“Anything that draws customers to a commercial area can be an excellent asset for a community,” Davis said.
The community council has also been one of the driving forces behind the success of the market, said Rosendahl.
“They were among the first to appreciate the naturalness of the location as a meeting place, and now we have a great robust location where people get to interact with each other,” the councilman said.
Diana Rogers, the market manager, said that was her intention when she took over the duties from Ted Galvan, who oversaw the farmers market during its first six months.
“Mar Vista was yearning for some kind of identity when I got there, and when I came in it was my desire to create a sense of place and to use Grand View Boulevard as a transient town square for Mar Vista,” Rogers said.
The Green Committee, which has turned into one of the local council’s most active and recognized subsets, has had a booth next to the community council’s for a year, and the market has served as a launching pad for the sustainability movement that has put Mar Vista on the map as a regional leader in environmental causes.
Akers, a Green Committee co-chair, thanks Rogers for helping the group to have a presence at the local meeting place.
“It was Diana Rogers’ idea to expand the community council booth at the market so that the Green Committee could present a weekly guest,” Akers, one of the leaders of the highly successful Green Gardens Tour and the Wise Water Expo, said. “We have had over 50 guests in the first year and to have the market managed by an environmentalist is such a blessing.”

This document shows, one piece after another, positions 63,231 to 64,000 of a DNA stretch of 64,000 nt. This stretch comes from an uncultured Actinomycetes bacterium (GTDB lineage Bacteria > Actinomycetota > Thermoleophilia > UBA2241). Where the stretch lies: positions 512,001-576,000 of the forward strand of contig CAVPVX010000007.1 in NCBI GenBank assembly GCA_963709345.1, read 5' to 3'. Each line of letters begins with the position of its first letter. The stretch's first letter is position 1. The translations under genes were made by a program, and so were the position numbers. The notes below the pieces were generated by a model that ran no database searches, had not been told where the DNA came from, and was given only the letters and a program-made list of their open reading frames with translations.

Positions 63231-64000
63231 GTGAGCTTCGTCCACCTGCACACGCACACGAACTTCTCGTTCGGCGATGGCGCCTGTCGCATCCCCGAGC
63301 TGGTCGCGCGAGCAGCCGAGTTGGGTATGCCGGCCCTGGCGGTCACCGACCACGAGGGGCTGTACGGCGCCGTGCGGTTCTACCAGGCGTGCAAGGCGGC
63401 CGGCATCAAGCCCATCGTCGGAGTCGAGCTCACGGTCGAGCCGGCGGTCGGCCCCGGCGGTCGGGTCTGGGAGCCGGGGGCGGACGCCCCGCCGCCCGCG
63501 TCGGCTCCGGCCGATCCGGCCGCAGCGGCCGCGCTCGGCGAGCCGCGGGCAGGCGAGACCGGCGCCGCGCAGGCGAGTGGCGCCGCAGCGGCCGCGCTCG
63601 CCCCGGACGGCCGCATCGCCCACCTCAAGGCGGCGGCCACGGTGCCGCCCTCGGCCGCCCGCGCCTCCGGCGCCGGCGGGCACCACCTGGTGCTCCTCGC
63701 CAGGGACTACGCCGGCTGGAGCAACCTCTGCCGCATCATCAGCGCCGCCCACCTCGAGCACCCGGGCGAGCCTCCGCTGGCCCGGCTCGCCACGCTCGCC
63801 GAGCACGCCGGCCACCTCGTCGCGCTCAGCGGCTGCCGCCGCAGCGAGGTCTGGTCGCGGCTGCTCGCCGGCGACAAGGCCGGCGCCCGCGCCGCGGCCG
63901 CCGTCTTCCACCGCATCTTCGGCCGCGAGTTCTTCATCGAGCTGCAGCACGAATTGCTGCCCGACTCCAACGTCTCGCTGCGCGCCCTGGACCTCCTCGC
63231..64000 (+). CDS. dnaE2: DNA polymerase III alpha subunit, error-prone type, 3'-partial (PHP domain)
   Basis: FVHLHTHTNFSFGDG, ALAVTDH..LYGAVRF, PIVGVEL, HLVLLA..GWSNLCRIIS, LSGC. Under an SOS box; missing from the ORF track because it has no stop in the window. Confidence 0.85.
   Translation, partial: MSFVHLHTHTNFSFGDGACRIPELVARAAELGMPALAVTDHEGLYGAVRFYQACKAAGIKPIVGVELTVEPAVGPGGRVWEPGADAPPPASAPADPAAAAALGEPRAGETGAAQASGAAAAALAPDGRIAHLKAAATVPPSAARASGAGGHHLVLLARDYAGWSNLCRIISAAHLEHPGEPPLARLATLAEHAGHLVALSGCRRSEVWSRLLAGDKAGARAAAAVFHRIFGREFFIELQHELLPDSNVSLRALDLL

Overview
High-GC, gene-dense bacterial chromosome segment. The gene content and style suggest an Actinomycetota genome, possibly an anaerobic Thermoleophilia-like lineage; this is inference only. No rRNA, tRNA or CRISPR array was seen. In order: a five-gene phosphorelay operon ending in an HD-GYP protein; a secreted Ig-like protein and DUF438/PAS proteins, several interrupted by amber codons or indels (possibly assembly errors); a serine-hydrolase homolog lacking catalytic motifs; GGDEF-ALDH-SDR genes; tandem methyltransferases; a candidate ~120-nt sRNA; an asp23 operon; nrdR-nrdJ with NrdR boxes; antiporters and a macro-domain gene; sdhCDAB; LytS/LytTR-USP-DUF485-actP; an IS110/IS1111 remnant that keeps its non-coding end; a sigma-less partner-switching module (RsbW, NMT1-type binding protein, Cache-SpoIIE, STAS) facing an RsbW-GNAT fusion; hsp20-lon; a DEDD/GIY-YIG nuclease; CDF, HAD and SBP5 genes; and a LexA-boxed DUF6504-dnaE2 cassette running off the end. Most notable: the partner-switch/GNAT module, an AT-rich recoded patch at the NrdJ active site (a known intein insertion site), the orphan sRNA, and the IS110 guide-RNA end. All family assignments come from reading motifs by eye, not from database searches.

Treves said Rogers has continued to expand the market’s concept of bringing in quality vendors as well as keeping the town square feel.
“She’s been great,” he said. “We haven’t missed a beat with Diana.”
Rogers, who was awarded a city proclamation by Rosendahl earlier this month, views the popularity of the farmers market as a testament to the hard work that she and others have dedicated to the venue.
“I see myself as a steward for the community,” she said. “Having the Green Committee there was a no-brainer, and they have been an important asset to the neighborhood and the market.”
It has also been a place where local, county and national politicians have visited to interact with their constituents. City Councilman Bernard Parks and Mark Ridley-Thomas, now the county supervisor who represents Mar Vista, stopped at the market in 2008 during their supervisorial campaign. Rep. Jane Harman (D-Venice) and her Democratic primary challenger Marcy Winograd also joined shoppers at the market in the spring to campaign.
“I think that it’s a sign of our success that elected officials are coming to the market,” Rogers noted.
Treves looks at the farmers market as a community asset that has evolved naturally into a full-service venue for local residents, and says that is one of the most unique facets of the local marketplace.
“We are growing as a community, and the farmers market has helped us with that identity and that sense of community,” he said. “It really has become one of our best community assets.”